West Virginia’s free community college bill continues to move through the legislature. While the bill in its current form is fairly limited in who it applies to, it is worth revisiting the question of what it would take to provide free tuition to all of West Virginia’s in-state college students, and how that cost compares to proposed business tax cuts.
According to its fiscal note, West Virginia’s free community college bill (SB 284) would cost the state about $8 million, which is a minor cost compared to the $425 million per year in tax cuts the state has passed during its last tax reform, or the $140 million in tax cuts for manufacturing, coal, and natural gas that are proposed with SJR 9. But, as mentioned, SB 284 is limited to students enrolling in the state’s 2 year colleges.
While the state struggles to provide its teachers with a pay raise that can keep up with inflation, while also looking to allow logging in state parks as a source of revenue, it is unlikely the state could find the resources to expand its free college proposal. But state officials have claimed they do have a plan to pay for an ineffective $140 million tax giveaway to the manufacturing, coal and natural gas industries. So let’s compare the potential cost of providing free tuition to all in-state students to the cost of SJR 9’s proposed tax cuts.
According to the Higher Education Policy Commission, in 2016 there were 47,908 undergraduate students enrolled in a public four year college in West Virginia, of whom 64.4 percent were in-state students, and 20,150 students enrolled in a public two year or technical college, of whom 91.9 percent were in-state students.
The table below shows the estimated number of in-state undergraduate students at each of the state’s higher education bodies, based on the overall in-state share, as well as tuition and fees for one academic year for a full-time in-state student.
The total estimated cost of full tuition for all in-state undergraduate two and four year public college students in West Virginia is about $299.0 million. But that is not what it would cost the state to provide free tuition. West Virginia already provides financial assistance to college students through the PROMISE scholarship, the Higher Education Adult Part-Time Student (HEAPS) Grant Program, and the West Virginia Higher Education Grant (WVHEG) Program. Combined these programs provide financial assistance to a 32,248 college students in West Virginia, totaling $92.0 million in financial assistance. Since the state is already spending $92 million on financial assistance, that would bring the net cost of free tuition for all West Virginia students down to $207 million.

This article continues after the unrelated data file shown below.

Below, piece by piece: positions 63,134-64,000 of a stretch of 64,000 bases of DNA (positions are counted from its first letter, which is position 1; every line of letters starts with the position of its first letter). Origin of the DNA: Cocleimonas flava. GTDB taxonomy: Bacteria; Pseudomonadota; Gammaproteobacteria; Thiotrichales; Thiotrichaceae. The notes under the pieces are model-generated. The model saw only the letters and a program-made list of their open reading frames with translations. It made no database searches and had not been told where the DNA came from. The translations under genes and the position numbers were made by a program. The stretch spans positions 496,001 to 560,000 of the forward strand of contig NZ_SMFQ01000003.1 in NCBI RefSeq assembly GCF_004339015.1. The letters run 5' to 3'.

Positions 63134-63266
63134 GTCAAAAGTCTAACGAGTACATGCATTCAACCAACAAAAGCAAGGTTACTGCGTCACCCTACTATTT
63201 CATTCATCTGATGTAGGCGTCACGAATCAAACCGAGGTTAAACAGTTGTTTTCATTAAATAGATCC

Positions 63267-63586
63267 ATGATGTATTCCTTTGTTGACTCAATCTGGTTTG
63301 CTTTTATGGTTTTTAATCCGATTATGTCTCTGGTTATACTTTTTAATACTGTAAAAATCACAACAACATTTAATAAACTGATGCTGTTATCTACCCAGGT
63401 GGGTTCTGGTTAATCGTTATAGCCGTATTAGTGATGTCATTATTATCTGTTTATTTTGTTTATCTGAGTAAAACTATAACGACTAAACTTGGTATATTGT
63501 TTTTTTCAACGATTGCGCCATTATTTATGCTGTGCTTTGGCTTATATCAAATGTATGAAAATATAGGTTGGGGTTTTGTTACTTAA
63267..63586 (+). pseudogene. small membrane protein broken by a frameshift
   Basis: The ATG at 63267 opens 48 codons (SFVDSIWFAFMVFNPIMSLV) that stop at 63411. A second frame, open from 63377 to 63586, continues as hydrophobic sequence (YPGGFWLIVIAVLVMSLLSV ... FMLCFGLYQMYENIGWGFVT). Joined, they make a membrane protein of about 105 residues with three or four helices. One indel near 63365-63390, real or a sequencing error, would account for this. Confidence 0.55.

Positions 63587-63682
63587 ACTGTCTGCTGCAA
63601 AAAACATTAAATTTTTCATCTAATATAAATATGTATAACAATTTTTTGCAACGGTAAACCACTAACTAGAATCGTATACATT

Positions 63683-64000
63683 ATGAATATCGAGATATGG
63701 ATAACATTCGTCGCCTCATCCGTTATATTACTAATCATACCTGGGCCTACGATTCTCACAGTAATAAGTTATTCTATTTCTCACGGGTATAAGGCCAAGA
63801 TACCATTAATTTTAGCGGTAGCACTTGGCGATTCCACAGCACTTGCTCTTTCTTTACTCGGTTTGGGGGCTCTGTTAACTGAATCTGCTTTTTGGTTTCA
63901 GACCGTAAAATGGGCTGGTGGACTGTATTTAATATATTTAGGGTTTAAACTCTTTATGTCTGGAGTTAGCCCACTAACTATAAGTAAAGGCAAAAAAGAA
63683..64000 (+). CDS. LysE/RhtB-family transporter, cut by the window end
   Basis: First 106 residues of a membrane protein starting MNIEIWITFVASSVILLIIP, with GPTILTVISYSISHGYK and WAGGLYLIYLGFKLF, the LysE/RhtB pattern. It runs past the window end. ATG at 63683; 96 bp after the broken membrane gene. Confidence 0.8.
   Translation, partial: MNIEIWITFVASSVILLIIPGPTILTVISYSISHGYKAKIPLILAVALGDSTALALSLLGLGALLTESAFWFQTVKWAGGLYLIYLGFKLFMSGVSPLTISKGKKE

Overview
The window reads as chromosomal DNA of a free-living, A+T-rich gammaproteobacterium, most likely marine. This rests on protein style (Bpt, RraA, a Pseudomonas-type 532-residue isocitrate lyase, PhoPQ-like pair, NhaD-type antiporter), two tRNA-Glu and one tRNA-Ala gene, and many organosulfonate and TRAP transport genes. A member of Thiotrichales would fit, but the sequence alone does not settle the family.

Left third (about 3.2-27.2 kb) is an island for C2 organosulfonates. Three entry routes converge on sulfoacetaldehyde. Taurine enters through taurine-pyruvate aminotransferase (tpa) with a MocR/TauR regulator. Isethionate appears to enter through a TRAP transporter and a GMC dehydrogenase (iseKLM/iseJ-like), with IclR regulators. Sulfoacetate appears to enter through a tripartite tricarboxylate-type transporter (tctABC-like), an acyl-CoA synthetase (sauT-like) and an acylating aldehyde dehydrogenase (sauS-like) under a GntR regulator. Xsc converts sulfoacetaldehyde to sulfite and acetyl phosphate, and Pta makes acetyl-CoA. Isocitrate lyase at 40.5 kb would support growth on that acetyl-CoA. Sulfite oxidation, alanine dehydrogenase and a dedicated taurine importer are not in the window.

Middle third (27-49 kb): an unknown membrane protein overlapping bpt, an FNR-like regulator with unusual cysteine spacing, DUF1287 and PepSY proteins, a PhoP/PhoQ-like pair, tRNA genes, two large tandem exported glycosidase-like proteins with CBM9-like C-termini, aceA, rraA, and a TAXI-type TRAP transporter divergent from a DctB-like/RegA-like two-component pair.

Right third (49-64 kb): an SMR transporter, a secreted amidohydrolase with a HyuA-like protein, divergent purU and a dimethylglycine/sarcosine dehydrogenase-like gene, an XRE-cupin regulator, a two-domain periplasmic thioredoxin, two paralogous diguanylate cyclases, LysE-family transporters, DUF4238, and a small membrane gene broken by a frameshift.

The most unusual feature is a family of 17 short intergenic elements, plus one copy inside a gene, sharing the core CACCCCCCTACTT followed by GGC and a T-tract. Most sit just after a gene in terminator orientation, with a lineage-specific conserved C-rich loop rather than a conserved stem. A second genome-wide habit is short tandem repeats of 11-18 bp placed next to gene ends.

The cost could be further reduced by applying federal Pell Grants before waiving tuition and fees, using a “last dollar in” funding concept. According to the U.S. Department of Education, 8,285 student in West Virginia’s community and technical colleges and 20,572 students in the state’s public 4 year colleges received a total of $114.8 million in Pell Grants in 2016. Assuming the same split between in-state and out-of-state students as overall enrollment, in-state students in West Virginia’s public two and four year colleges receive $83.7 million in Pell Grants.
Applying both Pell Grants and the state’s PROMISE, WVGEG, and HEAPS programs drops the total cost of free tuition for all West Virginia students down to $123.3 million. That is $16.7 million less than the proposed business tax cuts in SJR 9, showing once again that expanding access to college isn’t a question of cost, but of priorities.
If West Virginia wants to improve its economy and solve its perennial challenges of low labor force participation, poverty, low wages, etc, it needs to take dramatic action to increase access to post‐secondary education and training. If West Virginia does not increase the levels of education in its workforce, the economy will continue to fall behind as investment occurs elsewhere. And while the case that what the state needs is more tax cuts is not supported by the evidence, there is a large body of economic research that shows lagging educational attainment translates to lower wages and incomes for individuals and slower economic growth for regions.
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